The monster is the character who provides the best guidance for navigating the anger, fear, and powerlessness that Conor faces as the cancer steals his mother.
What? Jewish folklore explains the reason Jewish people tell so many stories (guilty) is because nobody knew the true name of G-d, so their stories were prayers that granted miracles. The monster explains he will disappear after three stories are told: the monster will narrate the first two stories, and Conor must tell the third story, his nightmare, to the monster. Conor learns some lessons about the human condition to help his relationship with his grandmother and father. Rather than his grandmother being good or evil, we all learn with Conor that the world is gray. Our judgement of others as good or evil reflect our morals. The monster’s second story follows the lesson of “The Hangman,” doing the right thing when you are not personally affected.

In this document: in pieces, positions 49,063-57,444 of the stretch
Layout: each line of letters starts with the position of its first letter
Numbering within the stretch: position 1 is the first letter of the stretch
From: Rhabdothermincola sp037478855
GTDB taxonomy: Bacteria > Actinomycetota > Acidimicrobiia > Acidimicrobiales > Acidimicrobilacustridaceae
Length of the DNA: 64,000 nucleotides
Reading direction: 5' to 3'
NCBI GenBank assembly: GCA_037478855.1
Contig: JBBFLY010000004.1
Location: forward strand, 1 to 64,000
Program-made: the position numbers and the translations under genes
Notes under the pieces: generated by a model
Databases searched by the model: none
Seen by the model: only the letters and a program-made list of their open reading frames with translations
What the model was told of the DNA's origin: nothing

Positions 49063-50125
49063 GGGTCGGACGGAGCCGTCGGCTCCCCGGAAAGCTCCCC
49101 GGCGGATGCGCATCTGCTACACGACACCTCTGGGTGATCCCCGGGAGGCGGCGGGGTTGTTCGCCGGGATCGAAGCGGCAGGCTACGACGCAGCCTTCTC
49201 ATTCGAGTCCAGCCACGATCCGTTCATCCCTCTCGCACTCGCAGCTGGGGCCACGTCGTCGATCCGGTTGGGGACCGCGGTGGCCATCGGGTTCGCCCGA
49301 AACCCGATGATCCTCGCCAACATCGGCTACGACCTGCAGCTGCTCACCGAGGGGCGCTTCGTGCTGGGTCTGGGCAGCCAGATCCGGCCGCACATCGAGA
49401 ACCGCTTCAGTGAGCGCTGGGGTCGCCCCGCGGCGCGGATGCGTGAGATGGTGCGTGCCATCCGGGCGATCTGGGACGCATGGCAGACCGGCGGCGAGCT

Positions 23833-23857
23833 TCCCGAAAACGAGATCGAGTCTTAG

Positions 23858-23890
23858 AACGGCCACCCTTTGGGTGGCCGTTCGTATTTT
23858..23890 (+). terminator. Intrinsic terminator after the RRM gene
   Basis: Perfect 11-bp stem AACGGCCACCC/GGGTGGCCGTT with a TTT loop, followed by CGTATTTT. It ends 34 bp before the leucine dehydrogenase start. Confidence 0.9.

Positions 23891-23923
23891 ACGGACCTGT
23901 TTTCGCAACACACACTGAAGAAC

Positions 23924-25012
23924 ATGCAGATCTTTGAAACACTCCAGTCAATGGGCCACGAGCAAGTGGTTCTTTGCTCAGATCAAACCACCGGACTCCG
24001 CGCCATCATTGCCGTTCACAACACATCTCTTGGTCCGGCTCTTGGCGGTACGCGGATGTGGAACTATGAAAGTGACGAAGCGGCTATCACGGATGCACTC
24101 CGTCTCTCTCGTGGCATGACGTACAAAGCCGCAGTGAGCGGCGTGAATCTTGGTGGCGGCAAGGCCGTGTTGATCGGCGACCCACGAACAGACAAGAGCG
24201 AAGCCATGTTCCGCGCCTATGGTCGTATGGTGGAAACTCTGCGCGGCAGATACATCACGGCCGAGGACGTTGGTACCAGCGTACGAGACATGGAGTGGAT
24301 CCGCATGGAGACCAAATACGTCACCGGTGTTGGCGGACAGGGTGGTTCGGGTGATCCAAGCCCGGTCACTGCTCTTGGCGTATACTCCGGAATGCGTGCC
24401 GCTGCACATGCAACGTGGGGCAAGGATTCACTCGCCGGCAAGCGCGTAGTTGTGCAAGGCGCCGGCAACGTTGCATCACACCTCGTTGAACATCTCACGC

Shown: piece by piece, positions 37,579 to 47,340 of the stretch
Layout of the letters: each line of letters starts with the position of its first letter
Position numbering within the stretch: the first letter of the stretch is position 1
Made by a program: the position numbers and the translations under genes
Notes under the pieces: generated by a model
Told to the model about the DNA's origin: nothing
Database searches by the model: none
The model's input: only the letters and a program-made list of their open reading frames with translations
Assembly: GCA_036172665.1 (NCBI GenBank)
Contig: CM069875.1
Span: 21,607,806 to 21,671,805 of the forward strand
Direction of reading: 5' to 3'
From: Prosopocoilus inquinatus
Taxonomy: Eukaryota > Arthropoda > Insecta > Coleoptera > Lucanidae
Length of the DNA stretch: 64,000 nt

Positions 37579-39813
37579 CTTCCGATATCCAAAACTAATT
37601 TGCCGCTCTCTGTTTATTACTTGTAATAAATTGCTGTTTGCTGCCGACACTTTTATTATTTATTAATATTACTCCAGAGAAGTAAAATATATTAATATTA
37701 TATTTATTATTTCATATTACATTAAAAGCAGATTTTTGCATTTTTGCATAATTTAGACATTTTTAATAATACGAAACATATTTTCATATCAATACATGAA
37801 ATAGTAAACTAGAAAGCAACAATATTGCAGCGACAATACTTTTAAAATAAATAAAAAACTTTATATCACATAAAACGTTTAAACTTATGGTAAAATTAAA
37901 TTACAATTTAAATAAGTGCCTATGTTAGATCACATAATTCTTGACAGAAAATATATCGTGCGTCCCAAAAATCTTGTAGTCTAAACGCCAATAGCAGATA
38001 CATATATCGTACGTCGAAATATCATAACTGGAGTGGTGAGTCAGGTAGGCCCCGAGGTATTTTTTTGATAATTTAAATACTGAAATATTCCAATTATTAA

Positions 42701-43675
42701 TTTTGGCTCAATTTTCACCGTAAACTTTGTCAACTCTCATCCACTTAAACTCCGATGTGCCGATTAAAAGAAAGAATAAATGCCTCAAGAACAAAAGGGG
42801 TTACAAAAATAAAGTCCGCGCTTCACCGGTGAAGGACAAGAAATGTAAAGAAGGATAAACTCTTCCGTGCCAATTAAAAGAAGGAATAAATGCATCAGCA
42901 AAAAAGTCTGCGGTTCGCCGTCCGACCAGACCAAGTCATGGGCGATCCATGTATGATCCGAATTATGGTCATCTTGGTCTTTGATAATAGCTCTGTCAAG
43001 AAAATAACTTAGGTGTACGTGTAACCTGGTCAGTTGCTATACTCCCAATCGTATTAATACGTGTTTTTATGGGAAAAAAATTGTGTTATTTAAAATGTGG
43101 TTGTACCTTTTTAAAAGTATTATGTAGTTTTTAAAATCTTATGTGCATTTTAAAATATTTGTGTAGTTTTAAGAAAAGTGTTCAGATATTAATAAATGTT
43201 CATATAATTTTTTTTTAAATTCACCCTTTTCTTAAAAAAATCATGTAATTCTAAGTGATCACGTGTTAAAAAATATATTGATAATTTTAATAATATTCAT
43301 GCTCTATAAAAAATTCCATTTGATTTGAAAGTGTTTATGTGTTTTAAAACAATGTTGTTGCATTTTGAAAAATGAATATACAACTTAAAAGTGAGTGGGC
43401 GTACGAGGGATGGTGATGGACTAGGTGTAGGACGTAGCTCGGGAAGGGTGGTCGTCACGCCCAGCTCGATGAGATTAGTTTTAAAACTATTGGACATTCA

When? Traditionally, developmental psychologists only address common markers in life, births, deaths, weddings, and graduations. But, since late in the first decade of the new millennium, we are starting to understand that the life span has markers in adulthood, too. By the time we meet Conor and his mom, we are beyond learning about life before and after cancer. The line is drawn between before and after the “little talk”. BEFORE Conor was being bullied and stopped being friends with Lily, he didn’t need to think about processing his mother telling him she may not survive the latest experimental treatments. AFTER their “little talk”, Conor had no privacy because everyone knew he was going to lose his mother.